March 25, 2016 |
Although Batman and Superman will appear and fight on the big screen for the first time in a film hitting screens this weekend, the seemingly odd matchup has happened several times in the comics. Why are Superman and Batman presented at cross purposes so often - and why do fans enjoy that conflict? "People find the conflict between Superman and Batman compelling because the disparity in power levels of the two characters means that Batman will always have to come up with some incredibly clever strategy to survive and even triumph," said comics writer and historian Danny Fingeroth, author of Superman on the Couch: What Superheroes Really Tell Us About Ourselves and Our Society . "On the other hand, Superman's character will be tested as he has to battle an adversary who is so much less powerful, without killing him or looking like a bully.
March 15, 2016 |
In the comic book world of author Pearl S. Buck, the superhero is on a crusade without a cape, mask, or phone booth for a quick change. Johnny Everyman, a civil engineer by day and night, fights for ethnic and racial justice using only his powers of persuasion. Billed as the "friend of the people of many lands," Everyman was the Nobel Prize-winning writer's effort to spread a message of acceptance and cross-cultural understanding in the 1940s, when the world was at war and prejudice and xenophobia were widespread.
December 30, 2015 |
Just in time for 2016, fans of community, coffee, and comic books will have a new place to visit. Although Philadelphia has a rich tradition of quality comic-book shops - and could brag that Showcase Comics on South Street was the largest black-owned comic shop in the United States for quite some time - Amalgam Comics & Coffeehouse will be the first black female-owned comic book shop to open its doors on the East Coast. This "geeky" hybrid hopes to contribute to the burgeoning Kensington section of Philadelphia.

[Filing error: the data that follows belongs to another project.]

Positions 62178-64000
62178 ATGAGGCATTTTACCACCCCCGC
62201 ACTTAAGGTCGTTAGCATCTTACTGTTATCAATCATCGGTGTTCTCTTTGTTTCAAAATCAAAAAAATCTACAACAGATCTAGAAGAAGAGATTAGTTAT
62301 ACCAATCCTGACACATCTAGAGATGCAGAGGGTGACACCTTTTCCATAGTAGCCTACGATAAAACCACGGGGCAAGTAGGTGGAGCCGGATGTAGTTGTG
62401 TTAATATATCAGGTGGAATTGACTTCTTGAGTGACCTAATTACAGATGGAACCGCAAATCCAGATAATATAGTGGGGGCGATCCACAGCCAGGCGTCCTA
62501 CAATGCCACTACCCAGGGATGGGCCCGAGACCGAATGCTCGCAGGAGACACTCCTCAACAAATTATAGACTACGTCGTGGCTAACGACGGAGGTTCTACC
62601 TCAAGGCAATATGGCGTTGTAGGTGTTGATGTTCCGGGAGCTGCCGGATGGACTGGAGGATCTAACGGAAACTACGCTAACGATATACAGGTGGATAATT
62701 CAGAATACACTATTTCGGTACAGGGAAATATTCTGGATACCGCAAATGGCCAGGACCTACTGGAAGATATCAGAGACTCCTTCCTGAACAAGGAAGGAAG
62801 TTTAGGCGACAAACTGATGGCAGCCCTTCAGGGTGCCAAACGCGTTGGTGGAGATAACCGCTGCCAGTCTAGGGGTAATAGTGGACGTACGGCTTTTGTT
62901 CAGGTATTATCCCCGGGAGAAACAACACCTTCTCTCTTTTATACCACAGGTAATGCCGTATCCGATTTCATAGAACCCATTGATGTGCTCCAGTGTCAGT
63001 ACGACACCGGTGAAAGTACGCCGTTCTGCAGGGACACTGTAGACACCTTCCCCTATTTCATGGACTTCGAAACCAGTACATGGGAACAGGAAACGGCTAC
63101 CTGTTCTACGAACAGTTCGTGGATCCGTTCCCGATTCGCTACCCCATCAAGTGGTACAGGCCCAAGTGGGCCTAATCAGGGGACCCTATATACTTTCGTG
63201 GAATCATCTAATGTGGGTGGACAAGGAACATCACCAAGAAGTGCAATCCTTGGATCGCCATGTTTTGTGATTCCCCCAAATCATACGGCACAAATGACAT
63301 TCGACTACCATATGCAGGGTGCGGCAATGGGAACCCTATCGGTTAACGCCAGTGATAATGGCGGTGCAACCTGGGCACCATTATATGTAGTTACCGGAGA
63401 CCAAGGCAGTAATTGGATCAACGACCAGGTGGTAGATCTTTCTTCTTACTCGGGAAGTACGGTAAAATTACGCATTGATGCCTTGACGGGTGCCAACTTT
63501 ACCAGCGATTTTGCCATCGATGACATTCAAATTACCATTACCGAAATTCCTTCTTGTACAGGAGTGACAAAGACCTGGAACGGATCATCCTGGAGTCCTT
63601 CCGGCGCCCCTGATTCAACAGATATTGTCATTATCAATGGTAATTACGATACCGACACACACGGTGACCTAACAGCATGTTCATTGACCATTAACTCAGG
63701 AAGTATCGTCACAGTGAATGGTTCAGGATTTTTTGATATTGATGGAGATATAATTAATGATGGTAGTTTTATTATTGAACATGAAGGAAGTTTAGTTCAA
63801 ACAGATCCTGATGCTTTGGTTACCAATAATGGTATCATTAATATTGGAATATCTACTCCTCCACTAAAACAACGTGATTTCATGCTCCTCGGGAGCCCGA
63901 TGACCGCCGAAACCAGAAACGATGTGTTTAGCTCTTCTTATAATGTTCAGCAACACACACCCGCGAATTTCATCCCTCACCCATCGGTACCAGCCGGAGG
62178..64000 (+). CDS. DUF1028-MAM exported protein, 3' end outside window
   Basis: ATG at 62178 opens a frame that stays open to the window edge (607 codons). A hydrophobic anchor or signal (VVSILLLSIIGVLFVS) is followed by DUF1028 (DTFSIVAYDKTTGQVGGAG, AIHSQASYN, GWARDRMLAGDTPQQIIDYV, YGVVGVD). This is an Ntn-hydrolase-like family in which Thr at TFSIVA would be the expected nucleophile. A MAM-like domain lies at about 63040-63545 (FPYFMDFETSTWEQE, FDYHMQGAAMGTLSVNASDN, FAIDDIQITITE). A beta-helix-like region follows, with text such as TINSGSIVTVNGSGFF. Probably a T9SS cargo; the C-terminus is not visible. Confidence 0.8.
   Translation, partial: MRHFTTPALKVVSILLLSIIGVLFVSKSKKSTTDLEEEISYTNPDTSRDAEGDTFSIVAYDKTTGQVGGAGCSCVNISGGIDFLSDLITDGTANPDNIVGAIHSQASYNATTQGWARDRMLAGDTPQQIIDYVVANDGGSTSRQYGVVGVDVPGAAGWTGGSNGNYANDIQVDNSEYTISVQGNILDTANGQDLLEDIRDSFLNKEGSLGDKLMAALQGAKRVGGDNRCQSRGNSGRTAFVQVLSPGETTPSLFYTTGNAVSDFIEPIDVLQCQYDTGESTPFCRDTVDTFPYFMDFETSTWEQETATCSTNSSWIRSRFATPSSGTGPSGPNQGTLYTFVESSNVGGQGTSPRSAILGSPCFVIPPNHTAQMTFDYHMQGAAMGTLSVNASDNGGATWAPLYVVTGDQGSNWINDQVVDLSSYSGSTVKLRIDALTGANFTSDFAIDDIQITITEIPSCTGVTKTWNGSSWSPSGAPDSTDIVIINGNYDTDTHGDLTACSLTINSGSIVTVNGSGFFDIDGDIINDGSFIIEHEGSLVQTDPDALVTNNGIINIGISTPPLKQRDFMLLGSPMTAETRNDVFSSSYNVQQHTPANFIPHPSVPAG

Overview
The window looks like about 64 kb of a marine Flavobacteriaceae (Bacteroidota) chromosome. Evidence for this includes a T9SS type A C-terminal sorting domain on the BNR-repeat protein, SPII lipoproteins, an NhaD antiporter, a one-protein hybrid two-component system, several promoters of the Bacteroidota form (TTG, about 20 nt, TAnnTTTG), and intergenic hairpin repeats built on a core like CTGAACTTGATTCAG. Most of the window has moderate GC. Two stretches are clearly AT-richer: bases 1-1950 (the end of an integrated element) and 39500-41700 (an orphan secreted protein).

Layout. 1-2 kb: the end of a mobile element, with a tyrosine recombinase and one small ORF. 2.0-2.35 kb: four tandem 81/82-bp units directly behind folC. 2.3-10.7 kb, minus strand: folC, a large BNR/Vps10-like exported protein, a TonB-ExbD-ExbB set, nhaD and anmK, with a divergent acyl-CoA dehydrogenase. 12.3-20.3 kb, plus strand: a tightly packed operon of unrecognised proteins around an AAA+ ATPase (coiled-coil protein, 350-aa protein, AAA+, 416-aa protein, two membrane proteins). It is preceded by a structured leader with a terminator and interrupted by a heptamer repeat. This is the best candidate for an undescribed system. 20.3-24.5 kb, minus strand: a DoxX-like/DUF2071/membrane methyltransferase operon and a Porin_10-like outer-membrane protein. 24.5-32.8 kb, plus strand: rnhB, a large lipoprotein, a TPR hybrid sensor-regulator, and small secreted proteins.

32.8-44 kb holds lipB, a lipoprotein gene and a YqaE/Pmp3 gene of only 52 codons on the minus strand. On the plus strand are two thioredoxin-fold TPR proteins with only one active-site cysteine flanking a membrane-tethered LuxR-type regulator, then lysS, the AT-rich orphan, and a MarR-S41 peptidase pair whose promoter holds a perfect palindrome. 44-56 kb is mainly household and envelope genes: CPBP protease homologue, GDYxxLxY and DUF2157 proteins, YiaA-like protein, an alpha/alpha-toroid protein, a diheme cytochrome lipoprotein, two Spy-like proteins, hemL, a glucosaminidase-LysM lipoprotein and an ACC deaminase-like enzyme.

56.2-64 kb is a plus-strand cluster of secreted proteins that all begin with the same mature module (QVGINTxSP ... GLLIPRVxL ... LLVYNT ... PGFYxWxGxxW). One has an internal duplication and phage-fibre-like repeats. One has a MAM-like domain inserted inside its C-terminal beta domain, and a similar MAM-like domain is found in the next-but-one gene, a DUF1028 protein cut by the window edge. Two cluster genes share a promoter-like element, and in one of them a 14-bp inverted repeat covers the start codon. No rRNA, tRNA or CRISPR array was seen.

July 13, 2015 |
Ant-Man is upon us. On Friday, another superhero heads to the multiplexes. A Silver Age brethren of Iron Man, Spider-Man, and Thor, Ant-Man is, um, a little different. Sure, he has the superhuman strength, the supercool costume, and the supersmart-alecky retorts of a Marvel Comics crimebuster. But this guy is less than an inch high, and if he joined his fellow Formicidae in an invasion of your kitchen pantry, you'd grab the Raid and gun him down with the rest of the pests. How can this tiny speck possibly do battle with evil masterminds bent on world domination?
June 23, 2015 |
Patrick is a compassionate, earnest, friendly and polite 16-year-old with a great sense of humor. He cares deeply about other people's feelings. Patrick loves to be helpful and hopes to be a police officer when he grows up so that he can help protect his community. Patrick makes a great effort to please the people around him. He is happiest when he feels loved and respected. Patrick gets along well with his peers and with adults. A bit shy when meeting new people, he soon warms up and easily engages in conversation, especially when the topic is sports.